Untreated wastewater is pouring into Potrero Creek after a cross-border pipeline that carries millions of gallons of raw sewage and runoff each day ruptured north of Nogales city limits.
It’s unclear when the break occurred at Manhole 89 in an undeveloped area near the National Forest Ranger Station on Old Tucson Road, but Nogales City Manager Carlos Rivera said it likely happened when the manhole structure collapsed following a powerful rainstorm last Friday. A city public works employee reportedly discovered the problem Tuesday morning.
Late Tuesday afternoon, sewage from the broken line could be seen bubbling up into the north-flowing creek on one side of the raised manhole, as well as pouring down into the water from a rocky bank on the other side. A hydrologist from the Arizona Department of Environmental Quality (ADEQ) and city employee were taking water samples at the scene, but there was no repair effort underway.
“It’s a constant flow of 25 CFM (cubic feet per minute) of water flowing through it right now,” Rivera said. “To actually get in there and do anything is beyond the city’s capabilities. There needs to be dewatering, pump-around, engineering – we’re looking at a significant expense that is beyond the city.”
“The fix is, you have to stop 13 million gallons of sewage every day, somehow stop it or pump it around,” added Deputy City Manager John Kissinger, noting that repair is “not an easy task when the wash is flowing and has the potential of flooding – which they said is predicted to happen this weekend.”
As for health concerns, Rivera said the results of ADEQ’s sampling would be available “tomorrow or so.” The city water system is not affected by the break, he said, but he encouraged people with private wells along the IOI to contact the Santa Cruz County Health Department for more information.
“When we were out there, it’s hard to quantify, it isn’t solid fecal matter that’s coming out,” he said. “That could be a plus. If it’s all liquid and it’s being diluted, the next storm hits, that should be so diluted that it should be a minimal problem.”
The sewer line, known as the International Outfall Interceptor, carries wastewater from Nogales, Sonora and Nogales, Ariz. northward to the Nogales International Wastewater Treatment Plant in Rico Rico, a little more than a mile north of the line break. Potrero Creek, which is fed by the Nogales Wash, also flows northward to the plant, where it meets the north-flowing Santa Cruz River.
Maintenance of the sewer line is the shared responsibility of the City of Nogales and U.S. section of the International Boundary and Water Commission (IBWC) as the result of an arrangement dating to 1953.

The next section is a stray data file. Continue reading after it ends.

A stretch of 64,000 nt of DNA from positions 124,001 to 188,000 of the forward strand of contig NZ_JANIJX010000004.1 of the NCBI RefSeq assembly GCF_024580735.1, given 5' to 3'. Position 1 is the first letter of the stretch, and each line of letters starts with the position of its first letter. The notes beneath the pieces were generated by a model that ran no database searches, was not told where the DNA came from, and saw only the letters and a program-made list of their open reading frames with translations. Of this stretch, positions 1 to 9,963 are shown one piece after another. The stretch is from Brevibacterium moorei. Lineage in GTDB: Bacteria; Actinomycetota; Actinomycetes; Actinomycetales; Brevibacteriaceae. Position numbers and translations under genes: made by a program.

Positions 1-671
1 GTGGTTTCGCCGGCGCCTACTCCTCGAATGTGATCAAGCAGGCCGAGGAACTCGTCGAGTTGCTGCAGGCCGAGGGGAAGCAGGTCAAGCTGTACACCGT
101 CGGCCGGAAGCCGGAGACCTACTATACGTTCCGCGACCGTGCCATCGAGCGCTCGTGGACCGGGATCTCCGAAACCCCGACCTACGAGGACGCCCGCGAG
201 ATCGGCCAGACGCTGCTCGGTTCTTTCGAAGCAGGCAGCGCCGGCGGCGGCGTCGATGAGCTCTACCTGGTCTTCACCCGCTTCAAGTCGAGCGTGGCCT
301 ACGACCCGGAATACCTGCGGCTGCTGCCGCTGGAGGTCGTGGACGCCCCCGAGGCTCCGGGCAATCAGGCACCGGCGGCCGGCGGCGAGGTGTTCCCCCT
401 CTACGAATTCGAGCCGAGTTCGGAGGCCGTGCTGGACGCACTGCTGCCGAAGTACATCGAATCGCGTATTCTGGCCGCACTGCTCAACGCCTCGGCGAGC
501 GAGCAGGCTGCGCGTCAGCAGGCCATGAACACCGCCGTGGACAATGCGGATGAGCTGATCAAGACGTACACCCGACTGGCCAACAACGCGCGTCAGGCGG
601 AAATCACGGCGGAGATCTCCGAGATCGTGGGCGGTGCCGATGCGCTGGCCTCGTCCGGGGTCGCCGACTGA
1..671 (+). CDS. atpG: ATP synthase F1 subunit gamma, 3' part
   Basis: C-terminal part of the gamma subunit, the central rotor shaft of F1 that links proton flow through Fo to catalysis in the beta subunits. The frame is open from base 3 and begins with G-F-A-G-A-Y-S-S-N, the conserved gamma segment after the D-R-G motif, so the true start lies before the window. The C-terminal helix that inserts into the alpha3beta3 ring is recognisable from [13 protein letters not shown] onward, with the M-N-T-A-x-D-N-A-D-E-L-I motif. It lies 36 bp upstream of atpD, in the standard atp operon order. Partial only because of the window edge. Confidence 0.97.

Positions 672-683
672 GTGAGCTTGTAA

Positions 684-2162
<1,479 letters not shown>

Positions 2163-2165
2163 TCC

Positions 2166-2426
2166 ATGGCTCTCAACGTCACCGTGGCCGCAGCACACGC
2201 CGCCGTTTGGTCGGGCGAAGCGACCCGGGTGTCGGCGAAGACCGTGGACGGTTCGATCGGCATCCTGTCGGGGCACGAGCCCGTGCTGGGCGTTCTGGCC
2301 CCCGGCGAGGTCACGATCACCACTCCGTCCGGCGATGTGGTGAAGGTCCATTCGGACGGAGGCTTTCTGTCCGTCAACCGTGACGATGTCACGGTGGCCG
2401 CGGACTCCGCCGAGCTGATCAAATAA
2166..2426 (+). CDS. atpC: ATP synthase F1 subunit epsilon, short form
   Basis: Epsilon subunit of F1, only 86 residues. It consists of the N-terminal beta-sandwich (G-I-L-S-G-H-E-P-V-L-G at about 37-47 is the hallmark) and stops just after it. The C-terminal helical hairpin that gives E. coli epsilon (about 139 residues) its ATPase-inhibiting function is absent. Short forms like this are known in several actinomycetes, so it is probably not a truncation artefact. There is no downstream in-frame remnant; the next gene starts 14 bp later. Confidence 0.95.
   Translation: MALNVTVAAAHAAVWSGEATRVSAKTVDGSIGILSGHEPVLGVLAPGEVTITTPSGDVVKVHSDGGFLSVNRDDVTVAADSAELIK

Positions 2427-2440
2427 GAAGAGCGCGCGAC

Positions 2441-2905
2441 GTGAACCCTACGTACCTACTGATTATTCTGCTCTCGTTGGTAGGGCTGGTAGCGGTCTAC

City officials sent a letter to the IBWC on Monday in regard to emergency repairs to a section of the IOI in the Nogales Wash along Hohokam Drive that became exposed – but did not break – as a result of recent erosion. A formal request for assistance to repair the broken line north of city limits is pending.
Kissinger said the city hasn’t received a response from the IBWC, but the agency is aware of the problem at Manhole 89 and its personnel has been at the scene.
However, Rivera said representatives from IBWC didn’t show up to an emergency meeting on the IOI held Tuesday afternoon at the County Complex. Those in attendance included representatives from the city, county, ADEQ, Holy Cross Hospital, local fire departments, the state fire marshal’s office and the County Health Department.
“Everything was discussed, but without one of the key players there it’s kind of hard to get anything done,” he said.
City Attorney Jose Luis Machado is now drafting an emergency declaration that includes the IOI damage along Hohokam Drive as well as at Manhole 89, Rivera said.
“Once that is prepared, basically letting the county know and the state know that it’s beyond our means, it will go to the county, the county will have to declare an emergency and that will be sent to the state,” he said.
A spokeswoman for the IBWC did not immediately return messages seeking comment, and an ADEQ spokeswoman referred questions to the Arizona Department of Emergency and Military Affairs (DEMA), the lead state agency assigned to the incident.
DEMA Spokesman Wes Parrell, who was en route to the area Tuesday afternoon along with a community liaison officer, called the situation “very fluid and very new.”
Santa Cruz County Health Services has established a hotline for public inquiries at (520) 375-7784 and said updates will also be posted on the county’s Facebook page, Twitter feed (@santacruzaz) and at santacruzcountyaz.gov.